By Scot Mason
I bet we would all love a home like the one in the movie Iron Man, run by a benevolent AI able to serve up a world of information on command and capable of cleaning and maintaining itself.
The good news is that we are making our homes smarter all the time, adding intelligent thermostats, lighting systems and voice-activated personal assistants. Pretty soon, the average home will contain up to 100 intelligent devices. And the people driving this trend, taking us into the future, are consumers in Asia. In fact, the region’s smart home market is expected to reach US$115 billion by 2030, accounting for 30% of the global market share.
Of course, with more high-bandwidth devices attached to the network every year, customers’ expectations are getting higher all the time. For their intelligent home to work, they need connectivity in every corner of the house. And it is up to network and service providers to make that happen.
Are homes ready to become intelligent and connected spaces?
In the average household, Wi-Fi is already feeling the burden of numerous devices hogging the airwaves, the proliferation of Internet of Things (IoT) in the home has exacerbated the matter. However, help is at hand with the adoption of Wi-Fi networks based on both the 802.11ac and 802.11ax standards — designed to support a greater number of simultaneously streaming devices — to give them the constant connectivity they need.
But with the growing popularity of IoT, 4K/Ultra HD (UHD) streaming, 8K video, gaming and virtual reality (VR), there may come a point where the demands of tomorrow’s connected home will put today’s AX and multi-access point architectures under some serious strain. Customers assume that by buying higher-bandwidth Wi-Fi devices, they guarantee higher speeds and provide ubiquitous coverage to all corners of the home.
But this is not necessarily true. Operators know only too well that the characteristics of Wi-Fi propagation and uniqueness of each consumer’s home mean the exact opposite is often the case. Most consumers experience a mix of Wi-Fi hotspots, where performance is good, and dead zones, where connectivity is reduced or even close to zero. To make the connected home a livable reality, Internet service providers and broadcast technology specialists need to think of ways to cut through these dead zones. Simply put, connectivity needs to reach to your front door if you want to have a video entry system.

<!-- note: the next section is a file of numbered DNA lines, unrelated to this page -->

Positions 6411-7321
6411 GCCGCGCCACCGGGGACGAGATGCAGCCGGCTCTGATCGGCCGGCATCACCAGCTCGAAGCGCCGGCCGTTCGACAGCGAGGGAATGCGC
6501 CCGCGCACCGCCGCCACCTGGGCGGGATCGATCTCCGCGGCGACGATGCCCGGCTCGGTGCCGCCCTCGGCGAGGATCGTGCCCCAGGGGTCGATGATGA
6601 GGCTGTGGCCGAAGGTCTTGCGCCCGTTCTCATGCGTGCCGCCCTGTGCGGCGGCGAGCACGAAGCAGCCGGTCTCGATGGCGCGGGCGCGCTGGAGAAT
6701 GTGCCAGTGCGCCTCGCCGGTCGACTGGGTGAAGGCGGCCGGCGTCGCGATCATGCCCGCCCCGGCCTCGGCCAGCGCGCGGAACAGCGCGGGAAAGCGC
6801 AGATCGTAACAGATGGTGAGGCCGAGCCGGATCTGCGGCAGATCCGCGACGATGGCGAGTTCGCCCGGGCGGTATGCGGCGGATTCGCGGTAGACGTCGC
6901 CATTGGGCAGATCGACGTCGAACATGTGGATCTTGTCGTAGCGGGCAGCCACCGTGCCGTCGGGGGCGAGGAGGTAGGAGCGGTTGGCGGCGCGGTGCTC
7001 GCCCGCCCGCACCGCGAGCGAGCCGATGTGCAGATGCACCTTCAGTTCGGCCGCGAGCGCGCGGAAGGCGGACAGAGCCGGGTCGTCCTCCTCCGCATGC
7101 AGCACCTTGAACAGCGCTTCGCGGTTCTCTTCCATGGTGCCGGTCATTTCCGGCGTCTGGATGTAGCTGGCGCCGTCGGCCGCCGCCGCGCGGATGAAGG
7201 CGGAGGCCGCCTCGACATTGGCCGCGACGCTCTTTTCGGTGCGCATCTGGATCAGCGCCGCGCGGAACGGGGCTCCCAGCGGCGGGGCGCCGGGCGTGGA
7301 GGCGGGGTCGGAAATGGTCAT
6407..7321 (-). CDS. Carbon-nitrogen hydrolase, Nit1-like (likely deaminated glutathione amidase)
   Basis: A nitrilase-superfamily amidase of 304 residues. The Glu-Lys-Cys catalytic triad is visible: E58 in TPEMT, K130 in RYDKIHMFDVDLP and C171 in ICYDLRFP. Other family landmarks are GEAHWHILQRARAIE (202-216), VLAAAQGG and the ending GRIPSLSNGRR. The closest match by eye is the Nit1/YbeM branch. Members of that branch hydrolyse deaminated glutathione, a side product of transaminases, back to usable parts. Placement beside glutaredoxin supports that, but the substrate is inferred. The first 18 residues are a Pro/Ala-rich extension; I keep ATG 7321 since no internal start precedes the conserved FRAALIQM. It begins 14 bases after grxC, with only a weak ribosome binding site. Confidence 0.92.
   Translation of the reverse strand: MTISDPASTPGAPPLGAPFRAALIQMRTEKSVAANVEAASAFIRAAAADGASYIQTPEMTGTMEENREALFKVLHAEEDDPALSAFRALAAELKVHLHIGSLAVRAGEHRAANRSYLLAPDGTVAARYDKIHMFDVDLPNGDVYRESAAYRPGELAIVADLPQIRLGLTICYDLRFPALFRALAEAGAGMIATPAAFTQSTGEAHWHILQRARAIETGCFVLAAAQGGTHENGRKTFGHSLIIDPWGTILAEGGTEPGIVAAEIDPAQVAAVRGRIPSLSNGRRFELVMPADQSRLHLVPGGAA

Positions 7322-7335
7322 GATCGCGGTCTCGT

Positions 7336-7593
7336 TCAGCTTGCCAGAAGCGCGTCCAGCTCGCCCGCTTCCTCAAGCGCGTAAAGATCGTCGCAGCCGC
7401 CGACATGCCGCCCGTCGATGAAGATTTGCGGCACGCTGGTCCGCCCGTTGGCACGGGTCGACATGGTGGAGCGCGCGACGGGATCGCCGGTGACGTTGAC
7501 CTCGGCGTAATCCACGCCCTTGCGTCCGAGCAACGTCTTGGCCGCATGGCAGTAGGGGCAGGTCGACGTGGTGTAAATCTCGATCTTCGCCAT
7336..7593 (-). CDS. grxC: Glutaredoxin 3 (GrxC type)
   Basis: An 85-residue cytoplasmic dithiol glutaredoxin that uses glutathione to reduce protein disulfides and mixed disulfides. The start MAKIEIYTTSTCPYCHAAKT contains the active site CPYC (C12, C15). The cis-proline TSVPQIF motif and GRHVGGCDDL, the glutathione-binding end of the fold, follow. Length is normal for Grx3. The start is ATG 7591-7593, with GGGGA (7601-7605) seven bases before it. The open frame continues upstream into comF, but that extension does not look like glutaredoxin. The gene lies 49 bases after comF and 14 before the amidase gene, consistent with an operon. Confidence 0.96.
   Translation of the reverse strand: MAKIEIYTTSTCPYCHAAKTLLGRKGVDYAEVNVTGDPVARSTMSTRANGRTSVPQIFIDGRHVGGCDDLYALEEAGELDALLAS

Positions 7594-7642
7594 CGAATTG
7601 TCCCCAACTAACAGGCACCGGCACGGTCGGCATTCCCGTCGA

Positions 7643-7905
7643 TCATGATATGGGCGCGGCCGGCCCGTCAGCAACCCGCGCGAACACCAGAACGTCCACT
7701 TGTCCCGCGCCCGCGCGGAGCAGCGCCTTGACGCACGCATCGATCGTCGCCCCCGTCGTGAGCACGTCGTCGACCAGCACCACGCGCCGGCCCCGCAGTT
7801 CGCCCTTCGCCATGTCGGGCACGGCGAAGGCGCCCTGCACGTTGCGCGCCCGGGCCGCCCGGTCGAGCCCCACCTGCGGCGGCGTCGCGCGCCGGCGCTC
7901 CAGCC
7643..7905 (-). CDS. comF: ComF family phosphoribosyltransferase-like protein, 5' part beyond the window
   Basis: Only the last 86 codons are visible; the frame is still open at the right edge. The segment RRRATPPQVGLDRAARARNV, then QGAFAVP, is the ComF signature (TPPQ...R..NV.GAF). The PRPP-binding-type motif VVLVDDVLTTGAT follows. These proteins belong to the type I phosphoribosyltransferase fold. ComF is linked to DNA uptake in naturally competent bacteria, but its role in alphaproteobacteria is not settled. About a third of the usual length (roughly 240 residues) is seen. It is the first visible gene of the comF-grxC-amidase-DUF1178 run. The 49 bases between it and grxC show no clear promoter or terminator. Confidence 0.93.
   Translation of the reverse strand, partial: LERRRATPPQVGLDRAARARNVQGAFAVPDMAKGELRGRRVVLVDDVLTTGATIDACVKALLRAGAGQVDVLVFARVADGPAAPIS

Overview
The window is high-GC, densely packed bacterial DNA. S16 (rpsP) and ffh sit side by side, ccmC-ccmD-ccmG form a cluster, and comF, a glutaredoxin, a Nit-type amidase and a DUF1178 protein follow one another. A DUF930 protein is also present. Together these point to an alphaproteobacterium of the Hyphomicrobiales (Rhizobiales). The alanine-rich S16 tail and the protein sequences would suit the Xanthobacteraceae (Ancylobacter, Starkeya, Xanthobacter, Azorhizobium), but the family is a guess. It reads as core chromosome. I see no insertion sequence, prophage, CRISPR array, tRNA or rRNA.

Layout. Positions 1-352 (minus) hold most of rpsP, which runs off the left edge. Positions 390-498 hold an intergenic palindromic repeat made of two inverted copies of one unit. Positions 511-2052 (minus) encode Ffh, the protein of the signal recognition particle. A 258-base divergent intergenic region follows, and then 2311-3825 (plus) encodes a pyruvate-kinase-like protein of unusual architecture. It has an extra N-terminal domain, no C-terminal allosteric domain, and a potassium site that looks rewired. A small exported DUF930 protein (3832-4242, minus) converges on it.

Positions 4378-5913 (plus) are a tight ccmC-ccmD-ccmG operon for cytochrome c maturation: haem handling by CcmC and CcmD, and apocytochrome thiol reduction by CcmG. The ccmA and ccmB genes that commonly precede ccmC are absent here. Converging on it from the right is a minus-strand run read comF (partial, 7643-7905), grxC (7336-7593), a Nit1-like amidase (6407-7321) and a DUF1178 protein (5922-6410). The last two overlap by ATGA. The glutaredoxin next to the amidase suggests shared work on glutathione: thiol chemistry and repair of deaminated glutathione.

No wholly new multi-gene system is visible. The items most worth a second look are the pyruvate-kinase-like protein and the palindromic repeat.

Five ways operators can deliver the ultimate home Wi-Fi experience
So what should operators do to provide seamless Wi-Fi coverage for their customers’ homes? Here are five ways to get ready for the future today:
- Make sure access points and routers are well designed: The nicer they look, the more likely consumers will place them somewhere central in the home. Central locations are far better for Wi-Fi propagation and ensure the wireless access point uses the best possible base-radio solution to provide excellent Wi-Fi baseline coverage.
- Use band management: With overcrowding on the 2.4GHz RF band, it has never been more important to use a modem that supports dual-band concurrency (DBC), providing the modem with the ability to use two frequency bands, for instance 2.4GHz and 5GHz, simultaneously. Further to this, the modem can take advantage of band-steering capabilities made available to 802.11ac band steering, which means that the access point monitors all clients in the environment, keeps track of whether they are single-band or dual-band, as well as which types of access points are in there. When a dual-band device tries to connect over 2.4GHz, the access point steers it towards the cleaner, higher-capacity 5GHz frequency band instead. Users on the 2.4GHz band win too, because they are now sharing that spectrum with fewer devices.
- Switch to high-density antenna configuration: Ensure that blind spots or corners with high interference have Wi-Fi access. Start with a better base-radio, such as 802.11ax. This provides a better user experience through a more optimal use of spectrum, continued operation in dense environments, improved Wi-Fi coverage in the home and power savings. From 2019 onwards, we expect new AX wireless client devices, such as smartphones and laptops, to be introduced. This should yield up to 25% improvement in connection speed.
- Be flexible with your Wi-Fi configurations: While multi-access point technology is widely available, a single-access point may still provide a cost-effective solution for many customers.
- Use intelligence in Wi-Fi solutions, such as ARRIS HomeAssure: The HomeAssure technology enables consumers to experience consistent, high-speed Wi-Fi coverage in every corner of the home, with Wi-Fi extenders and intelligent gateways that are simple to install, configure and manage.
The potential of intelligent, connected home technology is astounding. We could all soon be living in high-tech homes like Tony Stark’s in the near future. As an industry, it is our job to provide the connectivity that will make this possible. Now, when do I get my Iron Man suit?